PE200. Van & Schenck – Pennant-Winning Battery of Songland, 1916 - 1918, incl. 28 legendary recordings, 1916-18. (Canada) Archeophone 5016. - 778632905535
"Original readers of F. Scott Fitzgerald's THE GREAT GATSBY would have heard the voices of Van and Schenck in their heads as they encountered the printed lyrics of ‘Ain't We Got Fun’, a song the Brooklyn duo made famous in 1921. They embodied the carefree sound of the Jazz Age, but the story of this dynamic vaudeville duo goes back much further. Still teenagers when they first performed together, Gus Van and Joe Schenck made their ‘easy’ harmonies appear effortless by putting in years of practice and honing their songcraft. PENNANT-WINNING BATTERY OF SONGLAND compiles the first 28 recordings made by the pair, waxed between 1916 and 1918. With stunning photos and notes by vaudevillian Trav. S.D., the CD tells the story of their leap from neighborhood fan favorites to established stars.
Van and Schenck attended the same school, but Van was four years older so they didn't know each other well. In 1905, 18-year-old Van left a singing act and went solo, accompanied on the piano by tween Schenck, whose voice hadn't changed yet. They practiced for a while at the home of Schenck's girlfriend, a certain Mae West, and within a few years, Schenck got his mature tenor voice and became a full partner with Van. By 1912, they had published a song, ‘Teach Me that Beautiful Love’, and Variety hailed their vaudeville act as one of the best of its kind. Publishers including Leo Feist hailed their ability to put over a song, making them the ‘Pennant-Winning Battery of Songland’.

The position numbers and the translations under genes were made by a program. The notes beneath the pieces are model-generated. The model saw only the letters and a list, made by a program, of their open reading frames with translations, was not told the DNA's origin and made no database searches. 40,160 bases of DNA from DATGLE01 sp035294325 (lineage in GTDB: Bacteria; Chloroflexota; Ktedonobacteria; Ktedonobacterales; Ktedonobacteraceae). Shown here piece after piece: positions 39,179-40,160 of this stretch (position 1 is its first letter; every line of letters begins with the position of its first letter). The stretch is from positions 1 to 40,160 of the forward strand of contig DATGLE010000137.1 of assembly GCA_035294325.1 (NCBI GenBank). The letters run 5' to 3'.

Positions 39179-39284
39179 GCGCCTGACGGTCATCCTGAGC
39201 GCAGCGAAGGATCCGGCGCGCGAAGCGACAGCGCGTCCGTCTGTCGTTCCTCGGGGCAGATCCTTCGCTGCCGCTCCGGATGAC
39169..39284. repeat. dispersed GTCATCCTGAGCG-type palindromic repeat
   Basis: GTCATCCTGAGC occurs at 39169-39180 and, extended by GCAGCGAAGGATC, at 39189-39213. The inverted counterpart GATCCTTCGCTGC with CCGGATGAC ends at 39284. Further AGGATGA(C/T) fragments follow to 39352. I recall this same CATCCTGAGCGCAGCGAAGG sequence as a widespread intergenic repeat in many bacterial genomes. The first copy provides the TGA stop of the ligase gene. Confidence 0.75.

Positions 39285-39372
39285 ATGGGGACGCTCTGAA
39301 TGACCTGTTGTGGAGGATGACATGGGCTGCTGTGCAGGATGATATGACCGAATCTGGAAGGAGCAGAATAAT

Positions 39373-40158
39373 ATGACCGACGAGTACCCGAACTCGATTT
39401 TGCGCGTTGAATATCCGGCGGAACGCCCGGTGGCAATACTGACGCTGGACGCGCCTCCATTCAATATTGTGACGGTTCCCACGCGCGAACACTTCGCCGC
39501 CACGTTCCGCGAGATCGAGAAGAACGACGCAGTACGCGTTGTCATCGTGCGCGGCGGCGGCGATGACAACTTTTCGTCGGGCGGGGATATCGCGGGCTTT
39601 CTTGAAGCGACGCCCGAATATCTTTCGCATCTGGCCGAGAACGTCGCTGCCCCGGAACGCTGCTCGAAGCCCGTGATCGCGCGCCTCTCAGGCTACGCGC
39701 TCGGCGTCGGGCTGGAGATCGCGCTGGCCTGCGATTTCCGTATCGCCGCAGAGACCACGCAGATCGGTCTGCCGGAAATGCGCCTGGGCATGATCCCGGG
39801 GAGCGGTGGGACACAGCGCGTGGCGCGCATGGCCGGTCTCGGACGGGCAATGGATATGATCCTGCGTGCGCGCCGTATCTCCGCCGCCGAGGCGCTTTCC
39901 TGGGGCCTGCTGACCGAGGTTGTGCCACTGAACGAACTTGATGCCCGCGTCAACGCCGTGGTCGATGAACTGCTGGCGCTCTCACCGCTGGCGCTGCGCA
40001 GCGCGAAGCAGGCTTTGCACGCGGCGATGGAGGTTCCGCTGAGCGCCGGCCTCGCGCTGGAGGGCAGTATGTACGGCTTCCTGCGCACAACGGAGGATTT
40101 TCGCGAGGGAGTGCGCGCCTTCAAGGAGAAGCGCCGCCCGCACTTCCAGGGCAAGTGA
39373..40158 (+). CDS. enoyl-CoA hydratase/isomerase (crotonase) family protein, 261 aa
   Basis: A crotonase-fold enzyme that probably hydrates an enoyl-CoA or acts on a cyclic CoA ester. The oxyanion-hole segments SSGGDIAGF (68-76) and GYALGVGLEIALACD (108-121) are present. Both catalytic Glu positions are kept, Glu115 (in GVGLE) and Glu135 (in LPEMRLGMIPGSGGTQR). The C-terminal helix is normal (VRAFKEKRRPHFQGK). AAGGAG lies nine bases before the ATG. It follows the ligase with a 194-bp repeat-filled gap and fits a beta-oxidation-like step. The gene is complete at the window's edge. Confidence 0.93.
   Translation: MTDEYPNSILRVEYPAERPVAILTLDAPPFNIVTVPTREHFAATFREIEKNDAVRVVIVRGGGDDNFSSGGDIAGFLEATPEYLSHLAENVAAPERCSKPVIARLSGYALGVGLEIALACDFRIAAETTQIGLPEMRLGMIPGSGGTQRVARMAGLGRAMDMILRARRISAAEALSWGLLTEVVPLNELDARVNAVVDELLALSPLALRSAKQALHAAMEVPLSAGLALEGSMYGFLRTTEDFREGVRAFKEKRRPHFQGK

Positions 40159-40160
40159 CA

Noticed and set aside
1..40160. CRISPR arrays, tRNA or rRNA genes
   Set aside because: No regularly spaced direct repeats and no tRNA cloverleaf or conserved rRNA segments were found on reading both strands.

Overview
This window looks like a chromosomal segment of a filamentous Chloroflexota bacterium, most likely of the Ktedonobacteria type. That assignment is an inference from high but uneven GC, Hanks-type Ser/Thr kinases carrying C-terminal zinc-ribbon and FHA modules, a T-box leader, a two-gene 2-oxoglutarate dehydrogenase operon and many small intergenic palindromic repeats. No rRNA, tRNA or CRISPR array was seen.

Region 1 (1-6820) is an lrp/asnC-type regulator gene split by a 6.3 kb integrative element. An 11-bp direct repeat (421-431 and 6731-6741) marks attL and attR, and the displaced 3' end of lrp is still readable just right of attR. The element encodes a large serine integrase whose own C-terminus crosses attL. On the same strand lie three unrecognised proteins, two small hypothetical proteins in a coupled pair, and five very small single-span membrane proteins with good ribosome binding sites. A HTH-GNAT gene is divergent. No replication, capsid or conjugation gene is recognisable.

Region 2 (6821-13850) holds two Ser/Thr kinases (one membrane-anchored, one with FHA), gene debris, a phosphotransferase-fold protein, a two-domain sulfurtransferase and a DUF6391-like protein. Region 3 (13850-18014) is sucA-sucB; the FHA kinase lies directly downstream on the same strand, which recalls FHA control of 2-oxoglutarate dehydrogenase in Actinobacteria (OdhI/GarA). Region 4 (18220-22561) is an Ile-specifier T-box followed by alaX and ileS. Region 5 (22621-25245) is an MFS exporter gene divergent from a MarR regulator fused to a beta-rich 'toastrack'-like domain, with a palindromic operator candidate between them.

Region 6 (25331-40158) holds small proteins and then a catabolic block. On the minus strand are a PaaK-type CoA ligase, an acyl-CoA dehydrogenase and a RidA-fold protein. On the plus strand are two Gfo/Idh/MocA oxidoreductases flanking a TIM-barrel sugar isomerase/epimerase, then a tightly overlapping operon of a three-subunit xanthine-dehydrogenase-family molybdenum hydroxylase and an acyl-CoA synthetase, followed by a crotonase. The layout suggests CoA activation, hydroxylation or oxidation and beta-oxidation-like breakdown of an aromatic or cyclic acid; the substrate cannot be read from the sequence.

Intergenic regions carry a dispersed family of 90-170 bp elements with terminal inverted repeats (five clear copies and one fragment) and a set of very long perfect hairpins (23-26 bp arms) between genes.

They played London's Empire Theatre and they played the Palace—many times, in fact. The folks back home in Brooklyn formed a fan club that went to all the Manhattan shows to provide a cheering section. And in the fall of 1916, Van and Schenck made their first records for the fledgling Emerson label.
The boys debuted on Victor in March 1917 with ‘Yaddie Kaddie Kiddie Kaddie Koo’ and ‘That's How You Can Tell They're Irish’, before finishing their time at Emerson. Then Van and Schenck put forward their biggest hit of the period, the classic ‘For Me and My Gal’, backed with Irving Berlin's ‘Dance and Grow Thin’. As the year marched on, so did the U.S. involvement in World War I. Van and Schenck give us two remarkable songs during the conflict, both lighthearted and comical.
It's not by accident that many observers see Van and Schenck as heirs to the throne previously held by Collins and Harlan—who for nearly 20 years had been the most popular recording comedy duo. Their rough and ready routine wasn't built for the Jazz Age, whereas Van and Schenck were. There was Gus Van, acting out in front of the piano, while Joe Schenck tickled the ivories with one hand and gesticulated with the other. A nuanced pair, the material also became more complex.”